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It’s tempting to set some New Year’s Resolutions – some goals to motivate and inspire, to give direction and focus.  Is that a good idea though? A 2013 University of Liverpool study found that people with depression have more generalised personal goals than non-depressed people.  The inevitable failure to attain broad and abstract goals can maintain and exacerbate depression.

resolutionsIn the study, depressed and non-depressed participants were asked to list goals they would like to achieve at any time in the short, medium or long-term. The goals were categorised for their specificity – for example a global or abstract goal such as, ‘to be happy’ would represent a general goal, whereas, a goal such as ‘improve my 5-mile marathon time this summer’ would represent a more specific goal.

Researchers found that whilst both groups generated the same number of goals, people with depression listed goals which were more general and more abstract. The study also found that depressed people were far more likely to give non-specific reasons for achieving and not achieving their goals.

SMART‘ goals are good though. The Australian Black Dog Institute has published a goal setting chart, saying ” (SMART) goal setting is a useful technique at any time but has many significant benefits for people who have been depressed and/or suicidal because:

1. It promotes a focus on the future.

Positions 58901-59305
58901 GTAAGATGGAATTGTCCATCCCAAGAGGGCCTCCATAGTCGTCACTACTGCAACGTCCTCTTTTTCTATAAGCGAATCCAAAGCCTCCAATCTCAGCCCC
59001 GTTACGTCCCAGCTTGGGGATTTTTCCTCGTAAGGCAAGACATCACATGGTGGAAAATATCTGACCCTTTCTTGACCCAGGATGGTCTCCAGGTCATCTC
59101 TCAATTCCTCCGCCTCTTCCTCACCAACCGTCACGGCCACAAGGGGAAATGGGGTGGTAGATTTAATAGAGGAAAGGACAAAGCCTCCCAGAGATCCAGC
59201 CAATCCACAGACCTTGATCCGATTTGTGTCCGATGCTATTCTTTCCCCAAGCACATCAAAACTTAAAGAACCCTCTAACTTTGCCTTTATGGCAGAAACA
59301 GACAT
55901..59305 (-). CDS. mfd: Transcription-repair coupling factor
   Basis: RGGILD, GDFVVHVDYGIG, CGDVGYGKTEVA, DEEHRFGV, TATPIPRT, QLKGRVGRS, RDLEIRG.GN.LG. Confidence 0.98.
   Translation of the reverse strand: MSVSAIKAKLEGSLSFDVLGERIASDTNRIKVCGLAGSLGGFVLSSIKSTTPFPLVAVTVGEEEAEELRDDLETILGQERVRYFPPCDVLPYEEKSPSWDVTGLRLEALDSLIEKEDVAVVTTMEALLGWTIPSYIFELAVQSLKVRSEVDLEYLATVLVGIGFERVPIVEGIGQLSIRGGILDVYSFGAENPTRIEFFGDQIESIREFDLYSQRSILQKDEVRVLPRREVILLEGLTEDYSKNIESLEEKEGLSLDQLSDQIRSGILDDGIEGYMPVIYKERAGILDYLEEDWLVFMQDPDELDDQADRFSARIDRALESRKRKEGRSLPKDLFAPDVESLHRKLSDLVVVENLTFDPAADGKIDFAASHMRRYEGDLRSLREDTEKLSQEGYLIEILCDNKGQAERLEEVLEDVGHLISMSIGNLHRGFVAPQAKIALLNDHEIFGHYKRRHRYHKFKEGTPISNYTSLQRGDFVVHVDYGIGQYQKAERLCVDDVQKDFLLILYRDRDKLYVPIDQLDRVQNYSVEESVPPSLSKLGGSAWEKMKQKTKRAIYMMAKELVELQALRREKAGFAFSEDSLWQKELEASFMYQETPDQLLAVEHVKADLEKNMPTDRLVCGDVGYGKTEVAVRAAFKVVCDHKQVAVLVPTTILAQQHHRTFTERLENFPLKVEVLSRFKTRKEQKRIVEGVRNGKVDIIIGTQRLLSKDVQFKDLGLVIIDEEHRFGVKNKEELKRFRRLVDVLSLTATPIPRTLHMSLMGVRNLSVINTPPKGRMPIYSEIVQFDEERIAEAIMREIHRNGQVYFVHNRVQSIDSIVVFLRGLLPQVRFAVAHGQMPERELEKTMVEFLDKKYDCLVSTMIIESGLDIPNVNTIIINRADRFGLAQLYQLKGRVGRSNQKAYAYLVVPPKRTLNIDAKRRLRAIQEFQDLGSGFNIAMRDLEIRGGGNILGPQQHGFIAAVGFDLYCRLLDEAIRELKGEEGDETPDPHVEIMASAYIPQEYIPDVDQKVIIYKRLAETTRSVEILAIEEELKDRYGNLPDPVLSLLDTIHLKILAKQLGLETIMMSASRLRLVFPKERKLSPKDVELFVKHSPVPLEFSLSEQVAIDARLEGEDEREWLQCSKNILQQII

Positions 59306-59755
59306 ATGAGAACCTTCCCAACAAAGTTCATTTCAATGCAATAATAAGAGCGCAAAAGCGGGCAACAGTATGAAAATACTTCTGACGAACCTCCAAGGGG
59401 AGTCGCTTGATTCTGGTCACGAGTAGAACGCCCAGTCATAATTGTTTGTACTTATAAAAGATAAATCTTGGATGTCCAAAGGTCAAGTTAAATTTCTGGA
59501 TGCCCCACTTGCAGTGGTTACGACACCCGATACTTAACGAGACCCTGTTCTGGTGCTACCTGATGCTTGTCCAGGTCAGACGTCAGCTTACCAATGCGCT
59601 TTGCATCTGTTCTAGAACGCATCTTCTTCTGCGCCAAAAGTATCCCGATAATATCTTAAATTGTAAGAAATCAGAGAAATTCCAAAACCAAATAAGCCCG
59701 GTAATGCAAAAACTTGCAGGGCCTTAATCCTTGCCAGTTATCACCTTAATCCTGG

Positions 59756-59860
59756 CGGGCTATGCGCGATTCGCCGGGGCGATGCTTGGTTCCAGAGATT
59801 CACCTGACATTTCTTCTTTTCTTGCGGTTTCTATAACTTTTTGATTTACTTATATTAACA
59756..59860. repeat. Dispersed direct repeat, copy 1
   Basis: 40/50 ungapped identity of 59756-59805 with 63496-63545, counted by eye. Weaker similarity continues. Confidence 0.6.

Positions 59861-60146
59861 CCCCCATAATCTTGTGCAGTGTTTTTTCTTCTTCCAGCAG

2. It can be used in combination with problem-solving, a technique known to be an effective
strategy for depression and deliberate self-harm.
3. It promotes the process of breaking down problems into small, achievable goals.
4. It can also highlight whether the goals are possible. Having impossible goals can increase a
sense of anger, or frustration and helplessness.
5. It can be used by individuals, alone or in association with partners, families, colleagues.
6. It can promote useful discussion with significant others.”

goals – be careful what you wish for

4 thoughts on “goals – be careful what you wish for

  • Hi Libby 🙂 I just found your site by reading “A Hangover Free Life”. I personally hate New Years Resolutions, as they only set me up for failure. Congrats on one year AF, I am on day 220 AF, after much trial and error over the past 4-5 years. Looking forward to following your blog and reading your older posts! xx

    1. Hello Lori, thanks for your comment and for looking round the site. Congrats on 220 days alcohol free, keep it going! x

  • Dear Libby,
    I too found your blog on “A Hangover Free Life”.
    I am 121 days AF.
    My depression is much better now that I don’t drink, but still a “problem”.
    I too look forward in reading your older posts!
    This one is good. As a teacher I know about SMART goals, but never applied them to my own life. I can see this being very helpful, so I don’t get overwhelmed and then give up!

    1. Hello there and thanks for your comment. Congrats on 121 days alcohol free. I think I probably got to 180 days AF before I could relax my focus on the not drinking enough to tackle some more anti-depression tactics. Really small, specific goals are a great help I find, especially if I can make them into habits that don’t then require any thought/willpower. x

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